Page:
Jamal Dardasawi, a spokesman for the Gaza Electricity Company, said his firm is obliged to finance the provision of fuel for the main power plant in Gaza. The firm has about 200,000 registered users. “Only about 30 to 40 percent of the consumers pay the electricity bills regularly,” he said. “The rest refrain from paying the bills and many households owe the company thousands of dollars.”
Omar Ibrahim Matouq lives along with his other three brothers in central Gaza. He has been unemployed for the past 12 years. His family owes more than $10,000 to the Gaza Electricity Company.
“I am relying on food rations, provided by the local authorities and UNRWA [the UN relief agency for Palestine refugees,” he said. “I have stopped paying the electricity bills since the outbreak of the intifada in 2000. Before then, I used to work inside Israel and all of us in this house managed to pay the bills regularly.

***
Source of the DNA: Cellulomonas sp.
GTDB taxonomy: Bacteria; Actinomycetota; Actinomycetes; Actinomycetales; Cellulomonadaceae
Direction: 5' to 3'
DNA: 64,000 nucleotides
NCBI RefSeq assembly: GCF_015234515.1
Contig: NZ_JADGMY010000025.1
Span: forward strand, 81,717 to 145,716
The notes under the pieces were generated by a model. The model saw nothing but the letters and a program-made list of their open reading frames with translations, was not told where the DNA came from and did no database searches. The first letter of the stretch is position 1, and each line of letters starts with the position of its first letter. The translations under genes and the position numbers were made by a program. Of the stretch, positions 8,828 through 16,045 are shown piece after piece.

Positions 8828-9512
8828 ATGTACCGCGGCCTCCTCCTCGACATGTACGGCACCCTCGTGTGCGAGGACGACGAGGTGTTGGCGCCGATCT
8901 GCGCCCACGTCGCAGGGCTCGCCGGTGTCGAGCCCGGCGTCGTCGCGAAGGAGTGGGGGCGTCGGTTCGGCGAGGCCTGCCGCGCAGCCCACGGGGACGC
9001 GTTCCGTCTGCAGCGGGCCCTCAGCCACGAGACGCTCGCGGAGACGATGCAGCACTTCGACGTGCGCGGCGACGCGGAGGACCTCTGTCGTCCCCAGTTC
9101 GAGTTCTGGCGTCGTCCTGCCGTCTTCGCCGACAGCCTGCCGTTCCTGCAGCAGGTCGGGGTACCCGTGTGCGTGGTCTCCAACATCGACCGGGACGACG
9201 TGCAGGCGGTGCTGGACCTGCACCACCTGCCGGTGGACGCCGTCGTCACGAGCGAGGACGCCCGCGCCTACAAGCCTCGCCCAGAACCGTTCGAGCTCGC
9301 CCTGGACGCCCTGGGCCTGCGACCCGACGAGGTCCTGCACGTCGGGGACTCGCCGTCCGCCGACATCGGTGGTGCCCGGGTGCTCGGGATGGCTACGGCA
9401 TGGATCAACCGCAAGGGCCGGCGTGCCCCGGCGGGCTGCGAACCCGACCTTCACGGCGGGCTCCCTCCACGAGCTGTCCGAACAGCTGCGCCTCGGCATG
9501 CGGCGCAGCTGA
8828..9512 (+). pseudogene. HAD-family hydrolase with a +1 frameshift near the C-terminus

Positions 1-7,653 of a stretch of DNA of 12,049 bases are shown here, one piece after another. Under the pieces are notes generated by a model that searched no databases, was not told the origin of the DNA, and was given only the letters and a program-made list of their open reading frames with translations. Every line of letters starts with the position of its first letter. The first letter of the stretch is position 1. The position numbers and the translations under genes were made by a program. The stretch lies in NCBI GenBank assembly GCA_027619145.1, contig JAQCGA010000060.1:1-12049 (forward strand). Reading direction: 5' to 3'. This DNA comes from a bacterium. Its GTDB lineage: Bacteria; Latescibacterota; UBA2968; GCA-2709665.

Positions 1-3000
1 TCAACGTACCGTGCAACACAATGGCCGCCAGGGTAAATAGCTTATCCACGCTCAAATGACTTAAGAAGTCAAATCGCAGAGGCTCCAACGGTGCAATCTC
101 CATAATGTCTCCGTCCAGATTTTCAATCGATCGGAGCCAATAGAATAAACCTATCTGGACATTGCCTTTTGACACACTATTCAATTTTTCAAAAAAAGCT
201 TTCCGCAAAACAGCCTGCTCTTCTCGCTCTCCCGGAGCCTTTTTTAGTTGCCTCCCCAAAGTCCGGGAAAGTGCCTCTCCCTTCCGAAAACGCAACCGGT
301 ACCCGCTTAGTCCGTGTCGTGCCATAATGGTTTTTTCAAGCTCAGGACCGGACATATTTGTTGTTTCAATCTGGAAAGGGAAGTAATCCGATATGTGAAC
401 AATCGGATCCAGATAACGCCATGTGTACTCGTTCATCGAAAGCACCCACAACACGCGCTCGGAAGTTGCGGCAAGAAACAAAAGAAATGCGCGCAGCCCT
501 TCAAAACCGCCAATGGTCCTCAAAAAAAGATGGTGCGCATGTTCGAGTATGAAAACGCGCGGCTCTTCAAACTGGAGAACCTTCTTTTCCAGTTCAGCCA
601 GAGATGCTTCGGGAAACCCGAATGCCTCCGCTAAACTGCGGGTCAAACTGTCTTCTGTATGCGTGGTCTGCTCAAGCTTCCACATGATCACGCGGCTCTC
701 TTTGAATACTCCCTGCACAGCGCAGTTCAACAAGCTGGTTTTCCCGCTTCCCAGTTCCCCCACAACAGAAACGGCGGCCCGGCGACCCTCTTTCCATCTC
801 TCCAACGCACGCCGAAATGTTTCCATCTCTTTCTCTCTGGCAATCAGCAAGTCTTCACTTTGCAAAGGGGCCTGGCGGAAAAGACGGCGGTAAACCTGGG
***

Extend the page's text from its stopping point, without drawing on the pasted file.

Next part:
“A brother of mine stopped working as a weaver several years ago because of a downturn in his industry. Even if we manage to squeeze ourselves financially and start paying the bills, is there a guarantee that we will get a regular power supply?”
The Palestinian Centre for Human Rights (PCHR) accuses the authorities in Gaza of treating the poor more harshly than the better-off.
“We do not have electricity, and in the same time we are paying double prices for electricity,” said PCHR spokesperson Khalil Shahin. “The generators used widely here are very costly and are sometimes brought to Gaza through underground tunnels. With the high levels of poverty and unemployment in Gaza, people cannot pay for electricity or their medical bills. We need more transparency on collecting money for bills. How come the local authorities force some needy families to pay bills by cutting off power, while in many cases they leave richer people who refrain from paying connected?”